Spanish director José Larraz cemented his place in the pantheon of eurohorror/eurosleaze greats with his 1974 British film Vampyres. Which is a great movie, but the word most frequently used to describe Larraz’s career is erratic. His 1978 Spanish production The Coming of Sin (also released as Violation of the Bitch) encapsulates his strengths and weaknesses pretty well.
He sold the idea to a producer as a kind of Spanish Emmanuelle with gypsies and horses but in fact the resemblances to Emmanuelle are almost non-existent. The Coming of Sin is an erotic fever dream psychological thriller.
Lorna, a wealthy female Spanish painter, is asked by a friend to look after her gypsy servant girl for a while while she’s travelling abroad. The girl, Triana, has been troubled by nightmares. Lorna doesn’t worry too much about this until the next morning when she finds Triana taking a pot shot at an intruder with a shotgun. The intruder is a naked young man on a horse who is trampling Lorna’s flower beds. Triana informs Lorna that this is the young man from her dreams.
Lorna sees the man as well, raising the question as to whether he’s really a figure from a nightmare, or whether Lorna and Triana are sharing a dream. They’re definitely sharing a bed. Triana regards the young man (whose name is Chico) with a mixture of fear and desire - she is convinced that if they become lovers someone will die. Lorna regards him with pure desire. She likes the idea of a nice little ménage à trois. She paints her two objects of desire, enjoying the sexual frisson of seeing Triana and Chico naked together. Triana however is still certain that disaster is approaching.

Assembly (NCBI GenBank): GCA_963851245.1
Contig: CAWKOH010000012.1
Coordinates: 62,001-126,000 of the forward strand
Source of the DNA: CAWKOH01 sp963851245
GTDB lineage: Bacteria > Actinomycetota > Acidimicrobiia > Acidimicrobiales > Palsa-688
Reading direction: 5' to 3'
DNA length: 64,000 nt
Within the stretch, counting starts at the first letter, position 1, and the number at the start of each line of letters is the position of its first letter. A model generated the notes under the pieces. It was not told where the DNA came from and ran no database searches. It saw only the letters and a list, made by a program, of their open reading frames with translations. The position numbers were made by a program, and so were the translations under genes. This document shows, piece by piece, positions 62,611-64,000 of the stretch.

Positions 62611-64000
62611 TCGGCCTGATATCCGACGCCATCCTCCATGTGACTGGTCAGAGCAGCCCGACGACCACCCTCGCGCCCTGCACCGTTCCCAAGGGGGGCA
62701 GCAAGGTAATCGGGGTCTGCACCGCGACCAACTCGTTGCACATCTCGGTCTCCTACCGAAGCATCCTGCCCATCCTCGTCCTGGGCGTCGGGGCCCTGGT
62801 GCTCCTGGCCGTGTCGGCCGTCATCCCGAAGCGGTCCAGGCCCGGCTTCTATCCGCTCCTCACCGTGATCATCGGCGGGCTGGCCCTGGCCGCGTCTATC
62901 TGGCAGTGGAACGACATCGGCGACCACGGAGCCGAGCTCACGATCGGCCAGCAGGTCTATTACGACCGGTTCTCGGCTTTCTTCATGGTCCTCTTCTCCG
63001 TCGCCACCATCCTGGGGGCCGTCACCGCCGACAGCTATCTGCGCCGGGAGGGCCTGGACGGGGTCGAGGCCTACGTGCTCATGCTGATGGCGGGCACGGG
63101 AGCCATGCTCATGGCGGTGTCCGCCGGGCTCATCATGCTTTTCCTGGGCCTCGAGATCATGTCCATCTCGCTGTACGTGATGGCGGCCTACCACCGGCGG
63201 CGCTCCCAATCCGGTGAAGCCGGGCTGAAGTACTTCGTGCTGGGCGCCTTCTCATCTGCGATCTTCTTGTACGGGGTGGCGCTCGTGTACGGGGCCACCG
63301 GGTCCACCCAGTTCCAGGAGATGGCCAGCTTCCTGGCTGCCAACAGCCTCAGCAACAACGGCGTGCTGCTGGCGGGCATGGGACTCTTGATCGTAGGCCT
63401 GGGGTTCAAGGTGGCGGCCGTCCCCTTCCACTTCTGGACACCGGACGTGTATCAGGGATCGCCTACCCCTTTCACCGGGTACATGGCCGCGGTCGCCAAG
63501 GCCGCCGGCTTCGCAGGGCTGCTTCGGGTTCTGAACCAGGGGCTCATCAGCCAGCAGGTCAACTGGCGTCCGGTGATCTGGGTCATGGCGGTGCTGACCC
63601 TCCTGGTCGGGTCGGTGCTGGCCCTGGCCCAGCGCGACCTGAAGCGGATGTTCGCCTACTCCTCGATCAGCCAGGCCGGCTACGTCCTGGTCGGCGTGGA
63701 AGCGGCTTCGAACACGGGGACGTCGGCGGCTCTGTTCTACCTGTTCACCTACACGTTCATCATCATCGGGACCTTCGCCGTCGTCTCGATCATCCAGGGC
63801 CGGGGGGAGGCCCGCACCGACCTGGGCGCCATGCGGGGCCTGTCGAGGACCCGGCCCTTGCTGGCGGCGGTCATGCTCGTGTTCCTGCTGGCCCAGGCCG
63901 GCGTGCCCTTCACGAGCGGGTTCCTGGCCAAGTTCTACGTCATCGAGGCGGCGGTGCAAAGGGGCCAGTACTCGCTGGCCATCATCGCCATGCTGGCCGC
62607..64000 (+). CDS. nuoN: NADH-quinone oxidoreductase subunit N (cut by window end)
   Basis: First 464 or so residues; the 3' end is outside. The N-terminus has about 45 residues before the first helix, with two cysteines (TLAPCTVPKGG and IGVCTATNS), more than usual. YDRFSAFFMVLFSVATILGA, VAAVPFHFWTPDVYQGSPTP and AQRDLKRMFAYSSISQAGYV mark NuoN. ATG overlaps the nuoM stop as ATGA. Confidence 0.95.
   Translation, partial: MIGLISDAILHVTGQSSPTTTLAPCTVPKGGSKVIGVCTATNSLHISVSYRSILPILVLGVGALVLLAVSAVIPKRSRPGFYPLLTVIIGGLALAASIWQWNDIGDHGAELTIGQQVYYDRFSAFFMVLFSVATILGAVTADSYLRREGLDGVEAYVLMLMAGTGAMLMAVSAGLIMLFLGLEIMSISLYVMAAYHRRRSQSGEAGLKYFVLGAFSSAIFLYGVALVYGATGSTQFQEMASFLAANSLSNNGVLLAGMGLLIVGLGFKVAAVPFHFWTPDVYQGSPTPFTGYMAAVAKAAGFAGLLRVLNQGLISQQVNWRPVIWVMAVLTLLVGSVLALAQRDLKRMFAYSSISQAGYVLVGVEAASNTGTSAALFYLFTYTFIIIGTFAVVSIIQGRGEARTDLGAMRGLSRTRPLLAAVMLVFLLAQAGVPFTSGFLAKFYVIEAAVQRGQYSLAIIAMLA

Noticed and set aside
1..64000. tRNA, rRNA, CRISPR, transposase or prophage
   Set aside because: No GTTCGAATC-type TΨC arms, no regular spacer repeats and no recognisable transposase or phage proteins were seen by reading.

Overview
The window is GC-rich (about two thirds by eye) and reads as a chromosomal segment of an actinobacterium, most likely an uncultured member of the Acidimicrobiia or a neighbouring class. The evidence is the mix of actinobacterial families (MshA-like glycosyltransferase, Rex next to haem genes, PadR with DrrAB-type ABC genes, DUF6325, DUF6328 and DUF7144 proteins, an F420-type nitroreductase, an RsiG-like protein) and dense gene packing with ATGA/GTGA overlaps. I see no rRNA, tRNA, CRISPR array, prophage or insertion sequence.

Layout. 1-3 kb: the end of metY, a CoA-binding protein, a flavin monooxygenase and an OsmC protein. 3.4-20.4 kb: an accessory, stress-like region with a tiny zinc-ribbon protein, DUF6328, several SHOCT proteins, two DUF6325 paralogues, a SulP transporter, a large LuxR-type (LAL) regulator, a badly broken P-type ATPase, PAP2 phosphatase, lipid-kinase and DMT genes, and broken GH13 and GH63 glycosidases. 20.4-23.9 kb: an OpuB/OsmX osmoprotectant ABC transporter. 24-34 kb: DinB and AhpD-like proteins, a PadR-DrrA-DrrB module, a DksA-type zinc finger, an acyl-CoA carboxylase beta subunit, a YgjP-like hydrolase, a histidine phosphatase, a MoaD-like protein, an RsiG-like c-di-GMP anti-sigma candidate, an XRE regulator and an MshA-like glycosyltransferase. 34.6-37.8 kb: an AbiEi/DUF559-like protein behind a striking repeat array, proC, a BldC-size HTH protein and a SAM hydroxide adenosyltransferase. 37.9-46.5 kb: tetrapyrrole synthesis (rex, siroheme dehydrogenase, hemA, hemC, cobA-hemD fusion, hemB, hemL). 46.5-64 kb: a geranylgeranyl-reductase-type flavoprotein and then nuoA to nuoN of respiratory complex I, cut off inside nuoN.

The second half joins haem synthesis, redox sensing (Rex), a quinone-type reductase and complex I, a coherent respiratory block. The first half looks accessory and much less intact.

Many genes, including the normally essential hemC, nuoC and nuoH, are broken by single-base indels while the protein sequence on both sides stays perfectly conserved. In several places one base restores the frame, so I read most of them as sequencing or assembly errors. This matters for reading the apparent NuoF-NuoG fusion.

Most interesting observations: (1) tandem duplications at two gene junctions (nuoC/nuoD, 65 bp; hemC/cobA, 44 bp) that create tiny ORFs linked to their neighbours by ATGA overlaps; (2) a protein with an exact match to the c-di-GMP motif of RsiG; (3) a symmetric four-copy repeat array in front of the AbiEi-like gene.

Made on a budget of virtually nothing it has some interesting dream sequences (including the notorious girl-in-a-horse scene) and a fairly effective atmosphere of dangerous sexual passions. There’s enough sexual symbolism to keep a Freudian happy for a very long time. The symbolism is obvious and heavy-handed but then sexual symbolism in dreams is rarely subtle and Larraz has enough style to just about get away with it.
The big problem is the acting. Even by European exploitation movie standards it’s truly terrible, and this is compounded by the atrocious and bizarre English dubbing. And Unfortunately, being a psycho-thriller, this is a rare example of an exploitation movie that actually requires some real acting.
The ending is not exactly going to come as much of a shock.
Not a great movie by any standards but still a reasonable example of that characteristic 70s mix of art and eroticism.
The image quality on Pagan’s Region 2 DVD release is dismal which I suspect is a problem with the source materials rather than anything else. It’s very soft and very grainy and very washed-out. The extended interview with the director almost makes up for this though - Larraz is amusing, playful and revealing.
Worth a look if you enjoy this sort of thing and if you can find a copy.